How to Grow Taro (Arbi) | Care and Growing Colocasia

Learn how to grow Taro in your garden. Growing taro is easy, and you can plant this root vegetable in containers as well.

Its corms and leaves are treated as a vegetable and are used to prepare delicious Asian cuisines. It’s also grown as an ornamental plant.

USDA Zones–9 – 11, *can be grown in cooler zones as an annual


Other Names–Colocasia esculenta (scientific name), Elephant ears, Dalo, Kalo, Talles, Dasheen, Eddo, Arvi, Arbi, Poi, Eddo, Ghuiyan.

How to Grow Taro

Taro Propagation

Propagation of taro is usually done by planting corms, suckers or by division.

Planting Taro

Planting taro is done at the beginning of the spring when weather conditions are more favorable for this herbaceous plant. Whereas, in the warm climate, it can be planted anytime. Corms are planted 6 to 10 cm deep with a spacing of about 1 m between other plants and 1 m between the rows.

Growing Conditions

Taro (Colocasia esculenta), which is also called “Arbi” in South Asia grows best in the hot and humid weather, and the ideal temperature for growing taro falls between 68 F – 95 F (20 C to 35 C). The plant does not support low temperatures and won’t thrive below 50 F (10 C).

Requirements for Growing Taro (Colocasia)


Growing taro in partial shade or filtered sunlight is ideal.


Grow it in the well-drained and fertile soil, which is rich in organic matter. Soil should be slightly acidic to neutral with a pH level between 5.5 to 6.5. Avoid compacted and clay-rich soil.


Water frequently and deeply to always keep the soil moist. Adult plants are drought-resistant but don’t grow long in the lack of water.

Some taro cultivars are grown in flooded places with running water or on the banks of waterways. Stagnant water sites are not suitable for them because the corms may rot more easily in these conditions.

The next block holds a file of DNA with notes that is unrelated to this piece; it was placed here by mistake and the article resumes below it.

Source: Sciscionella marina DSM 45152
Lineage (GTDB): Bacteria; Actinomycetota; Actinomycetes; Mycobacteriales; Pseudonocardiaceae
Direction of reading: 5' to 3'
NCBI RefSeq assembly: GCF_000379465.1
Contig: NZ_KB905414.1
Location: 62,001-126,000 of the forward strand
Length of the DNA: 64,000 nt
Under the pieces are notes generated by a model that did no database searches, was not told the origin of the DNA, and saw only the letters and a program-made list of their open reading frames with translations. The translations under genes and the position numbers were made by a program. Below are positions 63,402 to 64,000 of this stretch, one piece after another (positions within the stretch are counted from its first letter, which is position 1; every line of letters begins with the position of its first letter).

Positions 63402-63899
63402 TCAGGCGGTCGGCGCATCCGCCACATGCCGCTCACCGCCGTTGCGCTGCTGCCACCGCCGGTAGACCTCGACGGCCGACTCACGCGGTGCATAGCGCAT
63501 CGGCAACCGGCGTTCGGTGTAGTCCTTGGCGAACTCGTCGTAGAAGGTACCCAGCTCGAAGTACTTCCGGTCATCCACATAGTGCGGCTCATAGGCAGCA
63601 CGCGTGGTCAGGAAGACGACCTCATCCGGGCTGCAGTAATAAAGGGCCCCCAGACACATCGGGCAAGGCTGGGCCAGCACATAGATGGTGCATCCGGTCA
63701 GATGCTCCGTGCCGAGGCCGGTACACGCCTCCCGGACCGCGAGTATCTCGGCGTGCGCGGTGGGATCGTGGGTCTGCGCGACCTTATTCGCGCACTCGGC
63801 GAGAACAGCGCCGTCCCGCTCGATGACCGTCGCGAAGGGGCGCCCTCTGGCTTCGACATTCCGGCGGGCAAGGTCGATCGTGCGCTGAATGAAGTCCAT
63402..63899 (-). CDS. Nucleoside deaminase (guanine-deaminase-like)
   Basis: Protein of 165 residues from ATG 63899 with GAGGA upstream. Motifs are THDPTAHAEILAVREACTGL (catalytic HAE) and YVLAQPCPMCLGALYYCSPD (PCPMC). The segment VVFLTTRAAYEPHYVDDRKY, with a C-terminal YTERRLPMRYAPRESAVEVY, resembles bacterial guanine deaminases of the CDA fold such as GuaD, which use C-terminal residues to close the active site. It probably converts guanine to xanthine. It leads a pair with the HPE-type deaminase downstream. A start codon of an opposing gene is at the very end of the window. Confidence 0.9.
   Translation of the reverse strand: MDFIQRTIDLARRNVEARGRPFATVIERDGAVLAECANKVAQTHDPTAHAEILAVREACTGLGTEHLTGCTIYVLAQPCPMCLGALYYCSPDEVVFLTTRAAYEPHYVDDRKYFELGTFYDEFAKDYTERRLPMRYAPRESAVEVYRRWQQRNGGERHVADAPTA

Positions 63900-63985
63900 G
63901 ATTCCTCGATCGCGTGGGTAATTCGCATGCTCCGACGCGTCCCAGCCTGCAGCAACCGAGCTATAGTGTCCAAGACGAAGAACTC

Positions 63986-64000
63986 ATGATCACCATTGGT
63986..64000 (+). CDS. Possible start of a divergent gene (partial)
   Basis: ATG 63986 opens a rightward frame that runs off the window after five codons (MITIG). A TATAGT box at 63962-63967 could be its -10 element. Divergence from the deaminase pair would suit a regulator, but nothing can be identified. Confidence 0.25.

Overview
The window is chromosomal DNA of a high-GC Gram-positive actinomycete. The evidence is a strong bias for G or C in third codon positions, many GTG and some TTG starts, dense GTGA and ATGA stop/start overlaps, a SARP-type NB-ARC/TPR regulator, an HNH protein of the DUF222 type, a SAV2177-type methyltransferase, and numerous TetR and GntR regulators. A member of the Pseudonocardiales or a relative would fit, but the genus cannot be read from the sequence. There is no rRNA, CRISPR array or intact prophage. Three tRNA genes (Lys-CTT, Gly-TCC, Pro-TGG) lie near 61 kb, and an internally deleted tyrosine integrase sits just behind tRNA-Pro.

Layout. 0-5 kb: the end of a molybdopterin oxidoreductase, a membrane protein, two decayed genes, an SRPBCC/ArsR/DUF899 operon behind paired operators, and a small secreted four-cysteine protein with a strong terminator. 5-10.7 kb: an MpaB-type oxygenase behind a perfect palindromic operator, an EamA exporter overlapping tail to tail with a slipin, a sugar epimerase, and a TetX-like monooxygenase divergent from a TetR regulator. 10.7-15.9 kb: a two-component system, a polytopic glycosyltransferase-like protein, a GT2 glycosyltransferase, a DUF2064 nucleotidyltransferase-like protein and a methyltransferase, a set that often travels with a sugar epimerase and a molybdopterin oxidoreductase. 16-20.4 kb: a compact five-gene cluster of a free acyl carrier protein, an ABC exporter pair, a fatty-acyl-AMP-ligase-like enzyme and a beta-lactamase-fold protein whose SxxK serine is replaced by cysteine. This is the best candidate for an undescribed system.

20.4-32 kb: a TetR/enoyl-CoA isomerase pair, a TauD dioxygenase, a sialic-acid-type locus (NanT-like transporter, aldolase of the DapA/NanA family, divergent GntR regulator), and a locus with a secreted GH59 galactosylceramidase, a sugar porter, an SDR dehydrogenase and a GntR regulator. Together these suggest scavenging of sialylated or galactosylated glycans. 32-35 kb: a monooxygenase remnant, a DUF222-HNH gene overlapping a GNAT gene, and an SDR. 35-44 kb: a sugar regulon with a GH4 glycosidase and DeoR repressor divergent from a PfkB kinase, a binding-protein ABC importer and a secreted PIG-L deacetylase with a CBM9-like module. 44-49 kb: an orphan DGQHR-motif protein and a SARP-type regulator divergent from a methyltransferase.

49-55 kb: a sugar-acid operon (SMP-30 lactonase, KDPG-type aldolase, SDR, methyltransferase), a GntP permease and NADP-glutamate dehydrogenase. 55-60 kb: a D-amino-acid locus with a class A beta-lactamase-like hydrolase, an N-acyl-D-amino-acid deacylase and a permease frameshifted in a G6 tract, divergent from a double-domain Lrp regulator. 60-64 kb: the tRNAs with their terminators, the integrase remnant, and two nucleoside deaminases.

Taro Plant Care


Remove invasive plants and weeds that are competing for nutrients and resources, especially during the first three months of planting.


The fertilizer you use should be high in nitrogen and potassium. Feeding the plant with 24-8-16 fertilizer every month or according to the product’s instructions is enough for the healthy growth.

Pests and diseases

Taro plant pests are taro beetle (papuana uninodis), which recently became a problem and had been blamed for the loss of 40% of the harvested taro in Fiji. Cluster caterpillars and grasshoppers are other pests you should look for. In diseases, nematodes and taro leaf blight can also be a problem.


Taro corms (thickened underground stems, also called roots) are ready for harvest in 7 to 12 months (depending on the growing conditions and varieties) after planting. When leaves begin to turn yellow and corms starts to push out of the soil. Corms should be picked up carefully without any damage.

Taro leaves, and their petioles are also edible but only after being cooked and can be harvested anytime, although they are less consumed than the corms.

*Sap of the plant can cause mild irritation to skin, eyes and mucous membranes, so the harvesting should be done carefully and with the use of gloves.

Other Species called Taro

Some other plant species that are also called taro or elephant-ear:

Colocasia Gigantea – Sometimes called Giant elephant ear or Indian taro, its corms are inedible, and only stems and leaves are consumed mostly in Japan and South-East Asia.

Alocasia Macrorrhizos – It belongs to Araceae family, native to Malaysia and called Elephant ear taro, its leaves are pointed upwards or remain almost horizontal. Edible only after long cooking time.

Cyrtosperma Merkusii – Practically grown only in Oceania and South Asia, it is planted in flooded areas, thus called Giant swamp taro. This plant grows 4 to 5 meters in height and has up to 80 kg corms, which are also edible but only after long cooking time.

Xanthosoma Sagittifolium – Also known as taro, it has leaves similar to leaves of Alocasia and Cyrtosperma genres but can be distinguished by the position of their leaves, pointing down.


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